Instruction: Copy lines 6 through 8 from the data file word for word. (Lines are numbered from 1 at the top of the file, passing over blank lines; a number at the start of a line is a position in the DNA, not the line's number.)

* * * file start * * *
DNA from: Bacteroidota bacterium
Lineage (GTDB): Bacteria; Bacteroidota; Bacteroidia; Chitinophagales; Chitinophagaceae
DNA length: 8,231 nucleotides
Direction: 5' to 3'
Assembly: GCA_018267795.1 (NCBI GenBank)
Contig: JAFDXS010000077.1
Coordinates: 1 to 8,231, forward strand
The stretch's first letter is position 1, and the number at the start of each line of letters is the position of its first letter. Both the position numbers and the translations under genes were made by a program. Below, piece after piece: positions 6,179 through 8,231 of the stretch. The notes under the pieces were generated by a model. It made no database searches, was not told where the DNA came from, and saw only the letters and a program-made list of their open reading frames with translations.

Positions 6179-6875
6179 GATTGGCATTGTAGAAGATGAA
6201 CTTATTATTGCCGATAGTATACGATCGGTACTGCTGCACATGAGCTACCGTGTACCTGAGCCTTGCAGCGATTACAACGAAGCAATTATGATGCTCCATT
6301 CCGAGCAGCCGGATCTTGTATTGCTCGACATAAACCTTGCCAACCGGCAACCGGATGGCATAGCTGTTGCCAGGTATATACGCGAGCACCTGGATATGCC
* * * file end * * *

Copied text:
Contig: JAFDXS010000077.1
Coordinates: 1 to 8,231, forward strand
The stretch's first letter is position 1, and the number at the start of each line of letters is the position of its first letter. Both the position numbers and the translations under genes were made by a program. Below, piece after piece: positions 6,179 through 8,231 of the stretch. The notes under the pieces were generated by a model. It made no database searches, was not told where the DNA came from, and saw only the letters and a program-made list of their open reading frames with translations.